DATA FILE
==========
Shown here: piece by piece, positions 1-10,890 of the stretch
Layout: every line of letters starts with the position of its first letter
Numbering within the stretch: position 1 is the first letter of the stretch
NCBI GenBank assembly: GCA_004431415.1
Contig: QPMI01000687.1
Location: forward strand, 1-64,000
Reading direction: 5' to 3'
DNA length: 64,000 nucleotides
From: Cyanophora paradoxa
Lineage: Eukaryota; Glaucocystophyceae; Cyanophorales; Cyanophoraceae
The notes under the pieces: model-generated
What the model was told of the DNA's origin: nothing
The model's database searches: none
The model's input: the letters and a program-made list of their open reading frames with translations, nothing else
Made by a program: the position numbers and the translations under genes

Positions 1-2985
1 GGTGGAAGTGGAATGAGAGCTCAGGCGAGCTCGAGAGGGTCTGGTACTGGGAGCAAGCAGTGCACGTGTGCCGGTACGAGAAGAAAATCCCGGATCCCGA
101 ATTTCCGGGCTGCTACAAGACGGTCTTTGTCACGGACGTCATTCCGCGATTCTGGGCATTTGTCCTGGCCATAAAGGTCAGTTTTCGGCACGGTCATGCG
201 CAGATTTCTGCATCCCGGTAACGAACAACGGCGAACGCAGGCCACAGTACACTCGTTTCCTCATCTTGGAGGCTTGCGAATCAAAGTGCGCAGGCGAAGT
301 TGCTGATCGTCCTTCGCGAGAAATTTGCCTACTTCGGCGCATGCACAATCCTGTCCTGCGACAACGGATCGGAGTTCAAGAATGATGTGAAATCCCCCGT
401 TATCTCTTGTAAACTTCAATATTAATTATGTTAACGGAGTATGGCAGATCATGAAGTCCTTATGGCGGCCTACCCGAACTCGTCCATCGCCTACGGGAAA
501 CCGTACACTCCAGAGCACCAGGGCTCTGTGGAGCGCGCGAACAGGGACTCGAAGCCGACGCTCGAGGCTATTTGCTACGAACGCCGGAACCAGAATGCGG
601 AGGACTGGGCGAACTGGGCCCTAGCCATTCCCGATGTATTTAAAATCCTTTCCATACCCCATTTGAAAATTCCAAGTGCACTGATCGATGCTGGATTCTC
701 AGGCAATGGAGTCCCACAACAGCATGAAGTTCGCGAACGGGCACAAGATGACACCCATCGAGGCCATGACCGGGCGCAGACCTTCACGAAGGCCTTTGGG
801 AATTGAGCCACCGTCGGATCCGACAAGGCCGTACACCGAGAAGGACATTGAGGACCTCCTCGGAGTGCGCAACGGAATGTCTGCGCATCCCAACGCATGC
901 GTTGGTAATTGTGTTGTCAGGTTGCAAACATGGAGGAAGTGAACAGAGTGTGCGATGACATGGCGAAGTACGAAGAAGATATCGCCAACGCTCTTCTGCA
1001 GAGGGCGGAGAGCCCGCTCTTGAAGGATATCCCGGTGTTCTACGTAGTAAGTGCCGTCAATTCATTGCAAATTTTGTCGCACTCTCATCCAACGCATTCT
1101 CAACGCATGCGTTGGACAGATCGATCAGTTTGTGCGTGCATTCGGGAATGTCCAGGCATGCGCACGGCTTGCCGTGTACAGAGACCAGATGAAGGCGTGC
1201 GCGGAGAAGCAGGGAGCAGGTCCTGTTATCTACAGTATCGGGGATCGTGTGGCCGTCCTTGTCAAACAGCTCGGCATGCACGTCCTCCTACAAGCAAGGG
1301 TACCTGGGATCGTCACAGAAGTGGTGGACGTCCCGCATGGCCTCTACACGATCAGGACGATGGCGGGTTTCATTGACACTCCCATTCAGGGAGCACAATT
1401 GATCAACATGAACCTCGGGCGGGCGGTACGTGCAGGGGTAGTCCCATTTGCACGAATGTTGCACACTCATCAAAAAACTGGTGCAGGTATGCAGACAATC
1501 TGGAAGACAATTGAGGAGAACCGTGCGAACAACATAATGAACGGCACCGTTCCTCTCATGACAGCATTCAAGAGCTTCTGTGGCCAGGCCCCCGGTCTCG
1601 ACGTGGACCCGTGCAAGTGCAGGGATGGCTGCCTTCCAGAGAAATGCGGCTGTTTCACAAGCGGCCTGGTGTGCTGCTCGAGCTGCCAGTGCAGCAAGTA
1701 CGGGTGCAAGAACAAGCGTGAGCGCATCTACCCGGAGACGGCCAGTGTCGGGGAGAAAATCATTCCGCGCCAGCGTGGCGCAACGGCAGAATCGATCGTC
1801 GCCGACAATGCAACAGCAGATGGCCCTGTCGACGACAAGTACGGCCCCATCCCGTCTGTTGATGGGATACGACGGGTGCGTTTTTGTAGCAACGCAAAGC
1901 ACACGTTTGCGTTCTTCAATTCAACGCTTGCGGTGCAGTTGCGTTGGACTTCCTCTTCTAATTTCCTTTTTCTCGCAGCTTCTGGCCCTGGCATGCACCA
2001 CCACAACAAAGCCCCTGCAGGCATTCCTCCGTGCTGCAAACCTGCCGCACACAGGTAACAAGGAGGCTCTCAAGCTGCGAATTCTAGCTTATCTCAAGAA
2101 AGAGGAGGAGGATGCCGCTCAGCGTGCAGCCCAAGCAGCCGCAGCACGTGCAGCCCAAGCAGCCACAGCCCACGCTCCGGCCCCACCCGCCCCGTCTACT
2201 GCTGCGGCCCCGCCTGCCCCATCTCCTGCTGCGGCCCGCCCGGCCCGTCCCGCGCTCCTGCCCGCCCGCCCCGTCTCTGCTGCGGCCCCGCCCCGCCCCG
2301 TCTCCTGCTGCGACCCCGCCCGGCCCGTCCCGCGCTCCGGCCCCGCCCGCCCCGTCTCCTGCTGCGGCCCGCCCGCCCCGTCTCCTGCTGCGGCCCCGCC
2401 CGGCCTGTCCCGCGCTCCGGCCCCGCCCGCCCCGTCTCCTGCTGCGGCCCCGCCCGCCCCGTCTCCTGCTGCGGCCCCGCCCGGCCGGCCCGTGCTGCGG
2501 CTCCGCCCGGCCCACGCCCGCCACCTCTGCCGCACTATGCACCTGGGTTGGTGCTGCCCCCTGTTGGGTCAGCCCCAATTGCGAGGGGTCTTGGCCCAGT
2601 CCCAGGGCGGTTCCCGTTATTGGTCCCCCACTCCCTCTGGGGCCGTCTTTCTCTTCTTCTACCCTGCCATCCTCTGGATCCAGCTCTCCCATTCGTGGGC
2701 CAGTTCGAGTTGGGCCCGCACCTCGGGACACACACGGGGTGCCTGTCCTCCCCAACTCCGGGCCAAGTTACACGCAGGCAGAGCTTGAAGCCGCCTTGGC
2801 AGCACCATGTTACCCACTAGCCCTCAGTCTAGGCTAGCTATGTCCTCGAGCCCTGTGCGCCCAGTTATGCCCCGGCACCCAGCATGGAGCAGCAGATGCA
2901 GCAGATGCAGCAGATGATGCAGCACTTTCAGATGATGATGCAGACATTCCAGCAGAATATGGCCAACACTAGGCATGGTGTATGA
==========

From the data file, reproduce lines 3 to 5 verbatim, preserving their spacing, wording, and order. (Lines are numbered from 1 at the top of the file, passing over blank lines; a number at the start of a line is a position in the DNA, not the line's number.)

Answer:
Numbering within the stretch: position 1 is the first letter of the stretch
NCBI GenBank assembly: GCA_004431415.1
Contig: QPMI01000687.1